Variation and Trends in Medigap Premiums. Appendix D: EnrollmentWeighted Medical Loss Ratios, Average Monthly Premiums, and Average Annual Percent Change for All Medigap Plan Types, by State, 20072010
State 2007 2008 2009 2010 Average Annual % Change in Monthly Premium, 2007-2010 Avg. MLR Avg. Monthly Premium Avg. MLR Avg. Monthly Premium Avg. MLR Avg. Monthly Premium Avg. MLR Avg. Monthly Premium US Total 0.83 $161
Data for this study was provided by the National Association of Insurance Commissioners (NAIC). The data are based on reporting by insurers to state departments of insurance, and exclude data for companies that are regulated by the California Department of Managed Health Care (DMHC).
Variation and Trends in Medigap Premiums. Appendix B: Distribution of Medigap Plans by State and Rating Characteristics, 2010
State Total # of Plans Community Rated Issue-Age Rated Attained-Age Rated US TOTAL 6430 12% 19% 69% SOURCE: ASPE analysis of the 2010 Medigap Planfinder database, Centers for Medicare & Medicaid Services Alabama 44 36% 16%
Variation and Trends in Medigap Premiums. Appendix A: Medicare Benefits for Parts A and B and Cost Sharing Requirements, 2011
PART A Deductible $1,132 per benefit period Inpatient hospital Days 1-60 Days 61-90 Days 91-150 After 150 Days No coinsurance $283per day $566 per day (for up to 60 lifetime reserve days) Not covered
We find that Medigap premiums have risen moderately on average over the past decade and in particular since 2007. From 2001 to 2010 Medigap premiums increased at an average annual rate of 3.8 percent, while Medicare spending per beneficiary increased by 5.4 percent. In six of the past nine years, Medigap premium increases have been smaller than th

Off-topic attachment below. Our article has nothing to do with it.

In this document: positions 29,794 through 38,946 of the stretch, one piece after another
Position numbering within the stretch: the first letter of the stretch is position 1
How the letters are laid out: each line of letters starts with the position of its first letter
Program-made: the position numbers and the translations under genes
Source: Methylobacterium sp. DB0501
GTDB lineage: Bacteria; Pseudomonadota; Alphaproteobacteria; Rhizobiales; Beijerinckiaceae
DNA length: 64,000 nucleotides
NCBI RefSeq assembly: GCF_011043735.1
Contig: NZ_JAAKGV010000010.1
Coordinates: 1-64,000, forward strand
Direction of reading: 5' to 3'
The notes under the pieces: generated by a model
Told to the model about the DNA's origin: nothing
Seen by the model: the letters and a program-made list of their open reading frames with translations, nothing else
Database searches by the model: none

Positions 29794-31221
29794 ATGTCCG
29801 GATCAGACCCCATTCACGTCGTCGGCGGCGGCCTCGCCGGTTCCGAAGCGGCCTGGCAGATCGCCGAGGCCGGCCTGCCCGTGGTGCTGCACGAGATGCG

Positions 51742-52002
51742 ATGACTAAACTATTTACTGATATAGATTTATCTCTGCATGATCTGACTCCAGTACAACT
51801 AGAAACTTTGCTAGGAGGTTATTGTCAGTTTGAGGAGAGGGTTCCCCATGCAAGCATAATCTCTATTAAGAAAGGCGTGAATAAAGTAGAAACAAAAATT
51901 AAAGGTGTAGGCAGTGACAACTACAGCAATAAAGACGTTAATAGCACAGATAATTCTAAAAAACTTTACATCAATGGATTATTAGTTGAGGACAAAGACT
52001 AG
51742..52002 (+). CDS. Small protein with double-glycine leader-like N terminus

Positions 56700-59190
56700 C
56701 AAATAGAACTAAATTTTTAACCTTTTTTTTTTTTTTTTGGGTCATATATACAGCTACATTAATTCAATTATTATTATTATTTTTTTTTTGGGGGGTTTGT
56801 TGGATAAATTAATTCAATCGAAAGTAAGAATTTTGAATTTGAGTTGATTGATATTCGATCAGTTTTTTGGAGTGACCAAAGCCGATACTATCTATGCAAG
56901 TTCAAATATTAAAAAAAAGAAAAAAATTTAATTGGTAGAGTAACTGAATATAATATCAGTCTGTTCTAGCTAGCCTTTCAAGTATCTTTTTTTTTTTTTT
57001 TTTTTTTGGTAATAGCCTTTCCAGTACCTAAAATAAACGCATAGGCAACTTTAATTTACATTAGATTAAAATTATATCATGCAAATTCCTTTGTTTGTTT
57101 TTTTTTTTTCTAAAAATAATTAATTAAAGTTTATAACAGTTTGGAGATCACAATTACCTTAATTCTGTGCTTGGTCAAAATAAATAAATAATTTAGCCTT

While overall Medigap premium increases have been moderate over the past ten years, some policies have had much larger than average increases. These increases may cause concern among enrollees and policy makers. To examine potential factors that may be associated with high premium growth, we examined plans that appeared to be “outliers” in ter
Using all Medigap plans that had usable data in each of the four years from 2007 and 2010, we estimated a model to predict annual changes in premiums within plans. Important findings are:
Average Medigap premiums rose from $127 in 2001 to $177 in 2010, an average annual increase of approximately 3.8 percent. As displayed on Figure 10, annual growth rates were higher early in this decade then in more recent years. As a point of comparison, the average annual change in Medicare spending per beneficiary (without Part D spending) was 5
Using data from all Medigap policies in 2008, we estimated models to explain variation in Medigap premiums. The key results are:
Medical Loss Ratios (MLRs) are one measure used to gauge the performance of insurance markets. High ratios mean that a large share of premium revenues is paid out for medical care services provided to enrollees. On the other hand, low ratios can mean either very large administrative costs or high profit rates. Under the Affordable Care Act, issuer